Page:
The measurement and evaluation of the attractiveness of shopping centres in the Czech and the Slovak Republics is examined in this paper, countries which had experienced seventy years of development within a single state. The methodological basis for measuring the attractiveness of 130 shopping centres is an evaluation of the factors that can be described as objective (exogenous and endogenous) and subjective (in vivo and in vitro approach). An aggregate indicator of the overall attractiveness of each shopping centre was computed as a combination of the sub-variables. Based on previous international studies, the factors (variables influencing attractiveness) that are typical for shopping malls anywhere in the world, as well as for the original specific information for the Czech-Slovak retail environment, enable a generalization of the results at least to the East Central European level, and to carry out a comparison with any other market environment.
Over the last twenty years or so, researchers’ attention to the issue of food deserts has increased in the geographical literature. Accessibility to large-scale retail units is one of the essential and frequently-used indicators leading to the identification and mapping of food deserts. Numerous accessibility measures of various types are available for this purpose. Euclidean distance and street network distance rank among the most frequently-used approaches, although they may lead to slightly different results. The aim of this paper is to compare various approaches to the accessibility to food stores and to assess the differences in the results gained by these methods. Accessibility was measured for residential block centroids, with applications of various accessibility measures in a GIS environment. The results suggest a strong correspondence between Euclidean distance and a little more accurate street network distance approach, applied in the case of the urban environment of Bratislava-Petržalka, Slovakia.
The shopping behaviours of teenagers in shopping centres in Bratislava (Slovakia) is compared to those of seniors in this paper. The analysis focuses on the perception of shopping centres by teenagers and seniors in the context of time (shopping frequency), social (with whom they shop) and financial (amount of money spent) factors. The survey was conducted on random samples of 504 teenagers and 431 seniors. To test the hypotheses, group means were evaluated (Analysis of Variance models). When assessing the spatial aspects of teenagers’ and seniors’ shopping behaviours, a concentric zone approach was used. It can be concluded that Bratislava teenagers are not as sensitive consumers as seniors in the context of the variables assessed in the survey. Teenagers perceive shopping centres as a normal part of their consumption behaviours. Seniors perceive the shopping centres less positively and they spent a shorter time there. Also, in the case of seniors, the frequency of their visits to shopping centres increased in the context of their positive perceptions.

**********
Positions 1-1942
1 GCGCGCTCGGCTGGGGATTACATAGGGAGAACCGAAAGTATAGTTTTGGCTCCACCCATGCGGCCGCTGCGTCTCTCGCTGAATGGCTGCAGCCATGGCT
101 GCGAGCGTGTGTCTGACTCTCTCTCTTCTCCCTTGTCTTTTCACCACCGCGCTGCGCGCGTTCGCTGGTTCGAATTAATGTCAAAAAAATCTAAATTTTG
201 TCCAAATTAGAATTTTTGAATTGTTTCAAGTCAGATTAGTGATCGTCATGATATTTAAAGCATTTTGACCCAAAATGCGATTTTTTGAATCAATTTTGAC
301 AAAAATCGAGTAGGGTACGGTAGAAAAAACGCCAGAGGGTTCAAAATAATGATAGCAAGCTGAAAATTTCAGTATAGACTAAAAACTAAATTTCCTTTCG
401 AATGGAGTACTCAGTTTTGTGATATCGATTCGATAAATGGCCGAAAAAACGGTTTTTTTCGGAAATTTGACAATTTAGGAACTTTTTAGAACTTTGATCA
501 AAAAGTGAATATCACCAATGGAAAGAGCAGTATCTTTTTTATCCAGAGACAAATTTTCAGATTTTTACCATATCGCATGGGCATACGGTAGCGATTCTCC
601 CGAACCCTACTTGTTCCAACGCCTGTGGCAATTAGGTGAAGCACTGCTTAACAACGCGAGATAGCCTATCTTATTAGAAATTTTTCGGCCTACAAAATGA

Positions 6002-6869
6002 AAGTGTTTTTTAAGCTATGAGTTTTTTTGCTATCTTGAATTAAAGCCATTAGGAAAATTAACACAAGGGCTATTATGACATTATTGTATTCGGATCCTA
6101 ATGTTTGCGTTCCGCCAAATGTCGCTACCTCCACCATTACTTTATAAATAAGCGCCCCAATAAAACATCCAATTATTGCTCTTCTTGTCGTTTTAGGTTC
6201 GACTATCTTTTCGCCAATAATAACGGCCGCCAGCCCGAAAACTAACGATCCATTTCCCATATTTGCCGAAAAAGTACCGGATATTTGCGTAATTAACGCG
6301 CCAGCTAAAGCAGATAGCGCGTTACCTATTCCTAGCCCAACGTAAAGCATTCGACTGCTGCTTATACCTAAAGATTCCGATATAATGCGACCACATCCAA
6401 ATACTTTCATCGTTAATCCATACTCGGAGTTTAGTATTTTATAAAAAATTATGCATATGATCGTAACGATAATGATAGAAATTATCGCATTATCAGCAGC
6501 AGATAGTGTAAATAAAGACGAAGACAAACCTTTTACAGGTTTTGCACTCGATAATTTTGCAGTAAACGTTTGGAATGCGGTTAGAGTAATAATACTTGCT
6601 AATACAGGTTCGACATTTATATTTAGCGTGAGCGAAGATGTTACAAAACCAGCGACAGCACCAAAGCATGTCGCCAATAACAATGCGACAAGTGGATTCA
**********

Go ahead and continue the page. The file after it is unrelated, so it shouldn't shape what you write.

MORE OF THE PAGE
The retailing sector seems to be rather sensitive to social and economic developments in a society. In contrast to global retail network trends, specific processes may be observed in some lagging regions in post-communist countries. In the article attention is paid to spatial changes in food and non-food retailing locations in the region of Gemer, one of the least developed regions of post-communist Slovakia. The retailing network transformation between 1996 and 2012 was measured by applying retail capacity calculations for surplus or deficit, related to the population size of municipalities within the region. In the article, we examine food and non-food retail locations in the Gemer region with a special focus on spatial changes (urban vs rural) as well as temporal and trends based on retail capacity growth indices. In conclusion, the findings suggest that rural food and non-food retailing businesses have gone through considerable change and that it is not in harmony with the globalisation processes visible in the urban environment. Specifically, retail capacities (both food and nonfood) in the Gemer region are witnessing a period of growth.